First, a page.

If the filename (without any path) of the running script ($NAME) begins with an "S" or a "K" then:
- chop off the first three characters of $NAME
- set $ISBOOT to equal 1
What that actually means is anyone's guess. You'd have to examine the script itself to find out what it does with those variables.
I'd guess that the "S" and "K" are significant because the script is probably an init.d script under /etc/rc?.d/ - these scripts use symlinked names starting with "S" to be run when the run-level is starting (e.g. bootup) and "K" for scripts to start when the run-level is ending (e.g. shutdown). S=Start, K=Kill.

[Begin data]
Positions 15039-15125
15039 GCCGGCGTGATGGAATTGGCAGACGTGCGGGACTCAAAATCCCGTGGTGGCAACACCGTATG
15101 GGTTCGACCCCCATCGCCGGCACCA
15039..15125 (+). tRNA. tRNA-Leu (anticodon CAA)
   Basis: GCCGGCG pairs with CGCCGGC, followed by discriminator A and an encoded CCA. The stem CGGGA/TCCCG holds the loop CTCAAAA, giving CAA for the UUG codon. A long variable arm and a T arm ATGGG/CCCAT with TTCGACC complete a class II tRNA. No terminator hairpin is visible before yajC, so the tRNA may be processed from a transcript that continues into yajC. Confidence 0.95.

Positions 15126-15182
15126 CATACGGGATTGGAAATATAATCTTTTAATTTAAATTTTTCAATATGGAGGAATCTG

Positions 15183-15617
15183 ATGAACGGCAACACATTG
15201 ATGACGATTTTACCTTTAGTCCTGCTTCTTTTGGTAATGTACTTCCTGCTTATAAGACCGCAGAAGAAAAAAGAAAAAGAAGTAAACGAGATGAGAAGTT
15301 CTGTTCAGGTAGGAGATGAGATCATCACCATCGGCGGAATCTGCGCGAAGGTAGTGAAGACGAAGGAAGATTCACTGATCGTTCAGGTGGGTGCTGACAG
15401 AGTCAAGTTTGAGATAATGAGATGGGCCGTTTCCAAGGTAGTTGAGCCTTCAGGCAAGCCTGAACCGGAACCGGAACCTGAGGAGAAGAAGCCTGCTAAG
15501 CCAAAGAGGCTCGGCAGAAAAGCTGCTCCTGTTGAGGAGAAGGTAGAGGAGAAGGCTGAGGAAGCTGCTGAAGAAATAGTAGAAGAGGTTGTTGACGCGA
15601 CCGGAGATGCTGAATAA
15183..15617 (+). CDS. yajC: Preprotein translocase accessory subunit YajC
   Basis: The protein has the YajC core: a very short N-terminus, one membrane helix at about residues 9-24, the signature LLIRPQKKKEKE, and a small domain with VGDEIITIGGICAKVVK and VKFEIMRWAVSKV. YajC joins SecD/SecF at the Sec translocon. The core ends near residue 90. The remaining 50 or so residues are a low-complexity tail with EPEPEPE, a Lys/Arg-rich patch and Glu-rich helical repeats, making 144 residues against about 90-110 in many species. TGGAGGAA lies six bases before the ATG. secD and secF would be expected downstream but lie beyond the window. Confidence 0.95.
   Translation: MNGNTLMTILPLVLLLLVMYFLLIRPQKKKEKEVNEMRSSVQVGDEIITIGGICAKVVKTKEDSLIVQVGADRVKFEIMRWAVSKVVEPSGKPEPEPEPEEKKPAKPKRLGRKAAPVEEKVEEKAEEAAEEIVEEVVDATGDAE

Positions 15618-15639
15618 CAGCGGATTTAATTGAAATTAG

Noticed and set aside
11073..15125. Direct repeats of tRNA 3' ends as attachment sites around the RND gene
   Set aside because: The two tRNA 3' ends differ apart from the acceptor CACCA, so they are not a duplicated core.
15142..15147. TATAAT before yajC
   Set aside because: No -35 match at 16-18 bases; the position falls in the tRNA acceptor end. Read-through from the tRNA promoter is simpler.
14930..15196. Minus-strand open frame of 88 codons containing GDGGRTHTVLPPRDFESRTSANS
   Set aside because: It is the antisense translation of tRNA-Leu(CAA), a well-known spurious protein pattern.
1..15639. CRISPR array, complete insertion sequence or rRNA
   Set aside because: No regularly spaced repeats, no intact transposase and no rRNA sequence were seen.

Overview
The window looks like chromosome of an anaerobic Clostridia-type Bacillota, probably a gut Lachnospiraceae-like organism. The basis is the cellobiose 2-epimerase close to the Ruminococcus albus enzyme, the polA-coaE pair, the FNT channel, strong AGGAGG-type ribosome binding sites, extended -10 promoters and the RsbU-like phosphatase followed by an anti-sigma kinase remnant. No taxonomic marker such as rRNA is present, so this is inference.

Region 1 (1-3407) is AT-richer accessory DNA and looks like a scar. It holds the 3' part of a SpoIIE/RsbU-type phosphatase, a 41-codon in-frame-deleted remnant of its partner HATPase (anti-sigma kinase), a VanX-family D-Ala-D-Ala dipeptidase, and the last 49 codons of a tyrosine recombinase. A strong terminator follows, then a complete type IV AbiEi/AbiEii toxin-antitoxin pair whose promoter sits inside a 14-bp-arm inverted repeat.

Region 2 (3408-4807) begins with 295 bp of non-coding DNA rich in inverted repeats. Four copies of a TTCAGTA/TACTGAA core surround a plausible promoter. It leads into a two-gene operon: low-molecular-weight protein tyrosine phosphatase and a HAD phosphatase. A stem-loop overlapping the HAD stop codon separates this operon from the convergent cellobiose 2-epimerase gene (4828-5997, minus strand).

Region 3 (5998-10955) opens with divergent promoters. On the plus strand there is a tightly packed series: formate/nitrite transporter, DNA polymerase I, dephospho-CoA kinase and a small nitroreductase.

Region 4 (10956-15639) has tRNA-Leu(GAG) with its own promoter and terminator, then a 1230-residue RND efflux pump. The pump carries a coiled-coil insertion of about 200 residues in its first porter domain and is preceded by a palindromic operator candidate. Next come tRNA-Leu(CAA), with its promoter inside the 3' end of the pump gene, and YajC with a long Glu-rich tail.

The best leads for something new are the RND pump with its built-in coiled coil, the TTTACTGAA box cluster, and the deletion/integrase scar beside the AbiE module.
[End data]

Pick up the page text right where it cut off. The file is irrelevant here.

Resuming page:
It chops off the first three characters of the filename because the symlinks are typically named like "S05scriptname" and "K10scriptname", where the number indicates the order that the script is to be executed. so "S01foo" runs before "S99bar"
So, the point of all that is to get the name of the script without that sysv rc-script naming stuff.
Probably because it's a script that does different things depending on what name it is invoked with.
Again, you'd have to examine the script to find out what it does depending on its name and whether ISBOOT==1 or not.